I have always enjoyed a good, philosophical debate as to the perceived rights and wrongs about life, the world and our existence within it. Which is probably why I was originally attracted to academia. Academics used to get paid to pontificate such weighty subjects on behalf of society, but alas less and less so. I digress, a topic for another day.
Given my attraction to such matters, my eye caught the invitation from the local philosophical society to attend a debate on Authentic Ageing. Being of a certain age, combined with an interest in philosophical debate, it was irresistible. The speaker who set the scene for the ensuing debate was a Professor of Psychiatry, specializing in aging and its associated consequences. I was intrigued by how the speaker would be linking the idea of authenticity with ageing.
The question of authenticity is a fascinating one and closely associated with what we might define as our identity. As a coach, clients would often reveal an internal tug of war between what they perceive their identity to be versus what others, and often their organisations, expect them to be. As you can imagine, there is no simple definition of authenticity and philosophers have spent a considerable time debating what the definitive definition might be. In my simplistic and humble opinion authenticity is the unique way in which each one of us expresses and engages with the nature of Being. The challenge for all of us is to accommodate and integrate with the authenticity of others.
Often society, cultures and organisations make a value judgment as to what is deemed authentic or inauthentic. Pressure is then exerted consciously or subconsciously on those within these structures to subscribe to these definitions and their associated behaviours. Ageing is no different and there are pressures on people of all ages to behave in what society deems to be appropriate behaviour for that age group. The tension then arises how one accommodates the expectations of society and the authenticity of the individual when these may be in conflict.
However, I also believe that our authentic selves evolve through our interactions with others and life experiences and that this is both desirable and necessary. It allows us to define, develop and express more of who we are. The challenge for each one of us is to take ownership of what constitutes our authentic self and organize our lives accordingly. I subscribe to the suggestion of Kierkegaard that there is a time to break out and not only become authentic, but possibly even eccentric. Being less inclined to conform as we get older, it might be the right time to do just that.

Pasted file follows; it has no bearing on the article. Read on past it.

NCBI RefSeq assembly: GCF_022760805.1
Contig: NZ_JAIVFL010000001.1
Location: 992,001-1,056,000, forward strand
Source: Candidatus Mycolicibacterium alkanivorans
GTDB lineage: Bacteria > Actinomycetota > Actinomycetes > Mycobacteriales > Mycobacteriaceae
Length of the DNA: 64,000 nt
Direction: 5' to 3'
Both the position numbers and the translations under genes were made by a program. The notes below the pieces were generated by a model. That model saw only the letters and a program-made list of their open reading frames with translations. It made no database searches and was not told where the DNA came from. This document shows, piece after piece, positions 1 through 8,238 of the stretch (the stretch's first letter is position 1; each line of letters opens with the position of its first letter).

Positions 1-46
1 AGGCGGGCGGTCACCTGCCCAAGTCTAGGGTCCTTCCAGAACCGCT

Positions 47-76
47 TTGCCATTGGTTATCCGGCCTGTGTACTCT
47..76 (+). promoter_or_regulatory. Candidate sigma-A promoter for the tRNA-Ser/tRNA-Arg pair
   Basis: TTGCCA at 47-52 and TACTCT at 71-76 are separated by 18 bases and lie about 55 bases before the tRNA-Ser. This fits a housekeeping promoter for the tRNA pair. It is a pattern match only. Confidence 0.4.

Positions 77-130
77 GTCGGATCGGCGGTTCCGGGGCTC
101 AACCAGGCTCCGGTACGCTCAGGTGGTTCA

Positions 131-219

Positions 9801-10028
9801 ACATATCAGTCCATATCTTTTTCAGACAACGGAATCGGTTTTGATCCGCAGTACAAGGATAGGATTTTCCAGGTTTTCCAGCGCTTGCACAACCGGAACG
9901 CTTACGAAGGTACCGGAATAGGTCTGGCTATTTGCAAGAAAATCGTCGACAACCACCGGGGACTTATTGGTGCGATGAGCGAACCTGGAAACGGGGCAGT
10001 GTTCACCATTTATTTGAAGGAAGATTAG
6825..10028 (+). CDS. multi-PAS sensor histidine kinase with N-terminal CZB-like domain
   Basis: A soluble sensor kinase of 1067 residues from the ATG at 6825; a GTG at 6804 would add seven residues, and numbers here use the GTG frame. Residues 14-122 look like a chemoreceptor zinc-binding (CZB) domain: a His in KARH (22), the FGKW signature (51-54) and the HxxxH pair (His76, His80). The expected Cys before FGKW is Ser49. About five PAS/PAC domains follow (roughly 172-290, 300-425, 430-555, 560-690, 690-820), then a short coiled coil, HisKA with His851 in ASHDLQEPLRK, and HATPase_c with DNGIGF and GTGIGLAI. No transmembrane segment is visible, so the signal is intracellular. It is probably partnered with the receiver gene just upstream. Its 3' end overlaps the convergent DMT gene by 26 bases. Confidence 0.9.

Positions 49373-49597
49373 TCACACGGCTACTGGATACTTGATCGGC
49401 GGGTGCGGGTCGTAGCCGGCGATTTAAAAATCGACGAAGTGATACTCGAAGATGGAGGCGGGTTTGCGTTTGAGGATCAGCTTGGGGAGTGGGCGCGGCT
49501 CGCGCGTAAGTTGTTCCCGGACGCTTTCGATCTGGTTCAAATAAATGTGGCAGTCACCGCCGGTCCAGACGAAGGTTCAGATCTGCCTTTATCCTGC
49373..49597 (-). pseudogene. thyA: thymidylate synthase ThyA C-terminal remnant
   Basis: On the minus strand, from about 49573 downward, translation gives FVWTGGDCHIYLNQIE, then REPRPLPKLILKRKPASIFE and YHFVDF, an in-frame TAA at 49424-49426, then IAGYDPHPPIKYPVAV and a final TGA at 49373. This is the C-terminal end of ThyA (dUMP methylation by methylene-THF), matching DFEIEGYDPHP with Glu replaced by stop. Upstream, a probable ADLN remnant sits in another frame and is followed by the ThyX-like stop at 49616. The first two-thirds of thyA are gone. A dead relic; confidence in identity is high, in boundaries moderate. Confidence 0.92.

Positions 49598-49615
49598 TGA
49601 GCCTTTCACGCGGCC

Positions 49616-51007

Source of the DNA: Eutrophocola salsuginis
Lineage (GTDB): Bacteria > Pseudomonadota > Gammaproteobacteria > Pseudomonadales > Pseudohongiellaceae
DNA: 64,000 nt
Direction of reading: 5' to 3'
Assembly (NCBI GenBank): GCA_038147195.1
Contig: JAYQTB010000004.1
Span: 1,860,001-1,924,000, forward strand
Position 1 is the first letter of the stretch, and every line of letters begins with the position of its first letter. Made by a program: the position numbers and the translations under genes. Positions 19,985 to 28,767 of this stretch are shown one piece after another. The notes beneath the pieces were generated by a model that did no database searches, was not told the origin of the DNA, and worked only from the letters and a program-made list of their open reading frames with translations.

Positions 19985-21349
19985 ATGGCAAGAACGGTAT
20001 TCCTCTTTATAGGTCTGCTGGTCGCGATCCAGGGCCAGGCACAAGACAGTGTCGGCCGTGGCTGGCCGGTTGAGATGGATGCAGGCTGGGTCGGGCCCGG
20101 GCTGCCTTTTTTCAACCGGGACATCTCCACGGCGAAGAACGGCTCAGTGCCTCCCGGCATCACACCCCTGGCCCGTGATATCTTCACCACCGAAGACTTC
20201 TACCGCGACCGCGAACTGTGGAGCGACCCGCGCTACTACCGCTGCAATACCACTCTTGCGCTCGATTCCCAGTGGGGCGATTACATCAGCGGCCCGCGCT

What I didn’t however expect from the debate on authentic ageing was that it would prove to be a very significant topic for me on a number of different levels. Those of you who have been following my blog would know by now that the purpose of it is to share with you my journey of writing a tribute to my brother, Eugene and his partner, Pieter and their challenges of coping with terminal cancer. So, in the first instance, as gays the concept of authenticity is probably even more significant to them than for heterosexual couples, in particular during the era and culture within which Eugene and Pieter grew up.
My original interest in the topic was that being of a certain age and adjusting to a different cycle in life, I was interested in exploring how I would now define my authentic self. Would it be different from say five or ten years ago? If so, what would change and how would I now express my authentic self? It is both scary as well as exciting and there is the hint of an opportunity to redefine or rediscover aspects of my self that may have been hidden beneath layers of conformity to external expectations.
Finally, the bonus was that it also helped me to explore the challenges of writing and made me reflect on what authenticity might mean to me as a writer and the act of writing. I have taken the time to explore the many do’s and don’ts of writing as I perceive them. However, I have come to the conclusion that being an authentic writer means I need to first and foremost express my authentic self. It is therefore, as I have alluded to in previous blogs, part of the journey of finding my own voice as a writer and interpreting, accepting or rejecting any perceived rules of what constitutes good writing.
In the words of Shakespeare, To thine own self be true!